“I can’t help you,” she replied, her gaze fixed on him a few seconds before returning her attention to the vScreen.
“Talk to me,” he pleaded. “If I did or said something wrong.”
“You don’t have to speak,” she explained without gazing at him.
“You don’t want to talk at all?” he asked.
She answered him with silence.
“I guess we’ll talk when you’re ready,” he concluded, wondering if he’d done something he’d forgotten. His memory was patchy all weekend. And he couldn’t shake the suspicion that there was something important he needed to recall.
There were messages on his wristcom from Synergy, requesting a report and demanding a signoff on the day’s events. He’d neglected protocol, but there were distractions.
He used a vScreen to script careful answers to all requests, speaking for Margaux as well.
Her gaze was fixed on a series of inane advertisements. He’d never seen Margaux watch a vSerial much less a sing-song product plug.
Standing, he waved the volume down.
“You watching that?” he asked.
She didn’t bother to answer, standing to retrieve her boots and sliding her feet into them.
“What’s going on here?” he demanded. “They wanted the reports. I signed for you. Not that there was much to tell them, though perhaps with more intensive digging they could …”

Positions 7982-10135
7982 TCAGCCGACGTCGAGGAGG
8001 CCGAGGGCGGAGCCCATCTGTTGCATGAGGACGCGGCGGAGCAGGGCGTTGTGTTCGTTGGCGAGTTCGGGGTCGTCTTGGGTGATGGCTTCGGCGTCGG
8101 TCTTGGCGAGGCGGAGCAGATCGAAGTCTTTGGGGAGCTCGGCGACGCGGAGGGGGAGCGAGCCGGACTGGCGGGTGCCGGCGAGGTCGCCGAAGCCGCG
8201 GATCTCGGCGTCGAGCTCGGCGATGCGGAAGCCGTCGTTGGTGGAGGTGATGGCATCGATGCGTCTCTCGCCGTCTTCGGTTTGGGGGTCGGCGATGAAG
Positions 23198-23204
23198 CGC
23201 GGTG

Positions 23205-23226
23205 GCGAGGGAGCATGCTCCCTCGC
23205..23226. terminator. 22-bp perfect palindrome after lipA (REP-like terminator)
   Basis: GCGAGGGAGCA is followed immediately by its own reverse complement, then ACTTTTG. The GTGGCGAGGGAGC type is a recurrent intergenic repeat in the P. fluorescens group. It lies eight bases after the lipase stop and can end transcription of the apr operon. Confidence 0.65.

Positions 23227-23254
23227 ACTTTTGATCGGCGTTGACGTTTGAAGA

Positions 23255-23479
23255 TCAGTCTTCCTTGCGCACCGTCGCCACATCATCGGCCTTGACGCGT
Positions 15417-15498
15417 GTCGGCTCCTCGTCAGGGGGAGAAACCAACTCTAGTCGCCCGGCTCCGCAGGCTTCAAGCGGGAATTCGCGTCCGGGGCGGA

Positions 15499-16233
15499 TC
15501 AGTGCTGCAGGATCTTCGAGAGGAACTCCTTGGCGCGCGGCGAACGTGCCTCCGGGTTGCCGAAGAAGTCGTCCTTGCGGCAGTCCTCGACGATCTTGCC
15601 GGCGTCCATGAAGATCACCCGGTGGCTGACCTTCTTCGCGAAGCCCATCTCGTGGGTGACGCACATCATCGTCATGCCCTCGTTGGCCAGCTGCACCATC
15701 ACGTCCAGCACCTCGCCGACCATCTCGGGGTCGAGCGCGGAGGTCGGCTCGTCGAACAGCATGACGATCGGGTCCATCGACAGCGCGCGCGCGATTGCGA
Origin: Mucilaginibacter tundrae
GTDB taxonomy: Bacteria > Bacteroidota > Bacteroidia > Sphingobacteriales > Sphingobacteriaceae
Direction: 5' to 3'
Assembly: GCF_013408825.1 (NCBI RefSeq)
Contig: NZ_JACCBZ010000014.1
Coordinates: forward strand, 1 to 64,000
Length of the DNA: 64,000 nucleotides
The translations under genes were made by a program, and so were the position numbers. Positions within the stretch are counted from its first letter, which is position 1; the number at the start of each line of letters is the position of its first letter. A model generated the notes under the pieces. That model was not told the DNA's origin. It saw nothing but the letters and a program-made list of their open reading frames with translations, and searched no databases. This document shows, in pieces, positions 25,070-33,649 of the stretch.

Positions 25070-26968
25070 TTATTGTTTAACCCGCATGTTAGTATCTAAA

Jordan trailed off, remembering the vents in the ground. Was it chem storage? He wasn’t sure. There was more to it, but he didn’t recall any other details.
It would present a problem for Synergy, and Jordan debated whether to inform them right away or wait closer to natural close of their employment contract. He was supposed to tell them everything but he feared Synergy would pull out early if they got wind of hazmat storage.
The front door closed. Margaux made a hasty exit.
Racing to the door, he peered outside. Margaux shuffled around a corner.
“Where you going?” he yelled. Whatever feelings she was repressing, he’d be sure to hear it later when she let loose on him. He was accustomed to being reamed out for unseen crimes.
He felt light-headed again, or might one call it head-heavy. He stumbled to the bed and threw himself atop the crumpled sheets. He could feel his brain as if it were a swollen muscle. The tightness was alarming.
He could smell something familiar. The air from the vents. It smelled sweet, nauseatingly so. Perhaps it was burning wood. Or was it a chem reaction?
They were surrounded. He remembered now. Marguax was screaming for help but he couldn’t help her. It wasn’t a chem leak so much as it was something alive, something unseen, something that surrounded and entrapped them like a new skin.
Margaux was experiencing trauma. He couldn’t leave her alone.
Still light-headed, he reached for the door and opened it. His wristcom buzzed. It was Synergy demanding an immediate accounting. But the situation was beyond their concern. No one cared about Margaux but him, and he barely knew her.
He raced toward the office building.